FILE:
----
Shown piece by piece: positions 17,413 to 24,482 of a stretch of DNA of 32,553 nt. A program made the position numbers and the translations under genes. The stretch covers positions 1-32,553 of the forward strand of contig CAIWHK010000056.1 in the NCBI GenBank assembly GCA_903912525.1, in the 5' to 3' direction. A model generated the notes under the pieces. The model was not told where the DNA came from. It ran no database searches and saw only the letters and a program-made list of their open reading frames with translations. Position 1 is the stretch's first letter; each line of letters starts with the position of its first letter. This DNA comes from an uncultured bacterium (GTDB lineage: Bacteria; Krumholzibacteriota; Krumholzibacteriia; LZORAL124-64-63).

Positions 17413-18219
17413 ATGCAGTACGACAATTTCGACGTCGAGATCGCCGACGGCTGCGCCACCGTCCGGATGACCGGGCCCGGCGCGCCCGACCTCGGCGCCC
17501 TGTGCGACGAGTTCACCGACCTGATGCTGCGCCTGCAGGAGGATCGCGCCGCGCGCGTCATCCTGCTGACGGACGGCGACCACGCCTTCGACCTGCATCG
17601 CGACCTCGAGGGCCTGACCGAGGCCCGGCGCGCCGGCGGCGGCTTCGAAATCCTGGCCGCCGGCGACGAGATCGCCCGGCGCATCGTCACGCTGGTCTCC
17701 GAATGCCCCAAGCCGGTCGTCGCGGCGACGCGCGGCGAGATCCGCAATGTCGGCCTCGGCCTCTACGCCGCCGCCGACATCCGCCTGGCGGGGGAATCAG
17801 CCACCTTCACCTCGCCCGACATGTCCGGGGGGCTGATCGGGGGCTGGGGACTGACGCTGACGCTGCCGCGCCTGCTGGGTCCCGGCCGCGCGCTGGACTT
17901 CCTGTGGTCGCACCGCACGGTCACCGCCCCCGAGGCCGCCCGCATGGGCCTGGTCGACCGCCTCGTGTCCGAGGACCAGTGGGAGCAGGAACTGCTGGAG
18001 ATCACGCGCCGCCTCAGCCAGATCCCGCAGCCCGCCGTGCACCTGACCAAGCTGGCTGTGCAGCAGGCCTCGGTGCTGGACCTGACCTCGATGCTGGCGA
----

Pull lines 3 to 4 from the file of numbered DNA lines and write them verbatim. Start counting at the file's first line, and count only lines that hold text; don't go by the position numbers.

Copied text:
17413 ATGCAGTACGACAATTTCGACGTCGAGATCGCCGACGGCTGCGCCACCGTCCGGATGACCGGGCCCGGCGCGCCCGACCTCGGCGCCC
17501 TGTGCGACGAGTTCACCGACCTGATGCTGCGCCTGCAGGAGGATCGCGCCGCGCGCGTCATCCTGCTGACGGACGGCGACCACGCCTTCGACCTGCATCG